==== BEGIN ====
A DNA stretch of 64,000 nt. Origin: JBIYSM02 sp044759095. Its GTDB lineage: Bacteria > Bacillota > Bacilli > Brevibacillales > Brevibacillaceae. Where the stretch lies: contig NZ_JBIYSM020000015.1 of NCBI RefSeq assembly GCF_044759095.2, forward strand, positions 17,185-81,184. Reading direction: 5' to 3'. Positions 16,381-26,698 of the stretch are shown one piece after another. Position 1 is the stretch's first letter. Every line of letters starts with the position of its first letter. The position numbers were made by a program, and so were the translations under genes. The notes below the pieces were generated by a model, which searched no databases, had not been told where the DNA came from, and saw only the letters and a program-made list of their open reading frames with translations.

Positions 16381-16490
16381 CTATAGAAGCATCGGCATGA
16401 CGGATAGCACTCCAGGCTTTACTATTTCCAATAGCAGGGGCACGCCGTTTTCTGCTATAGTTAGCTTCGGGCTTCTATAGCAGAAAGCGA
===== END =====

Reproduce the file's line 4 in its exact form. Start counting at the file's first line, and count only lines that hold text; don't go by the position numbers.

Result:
16401 CGGATAGCACTCCAGGCTTTACTATTTCCAATAGCAGGGGCACGCCGTTTTCTGCTATAGTTAGCTTCGGGCTTCTATAGCAGAAAGCGA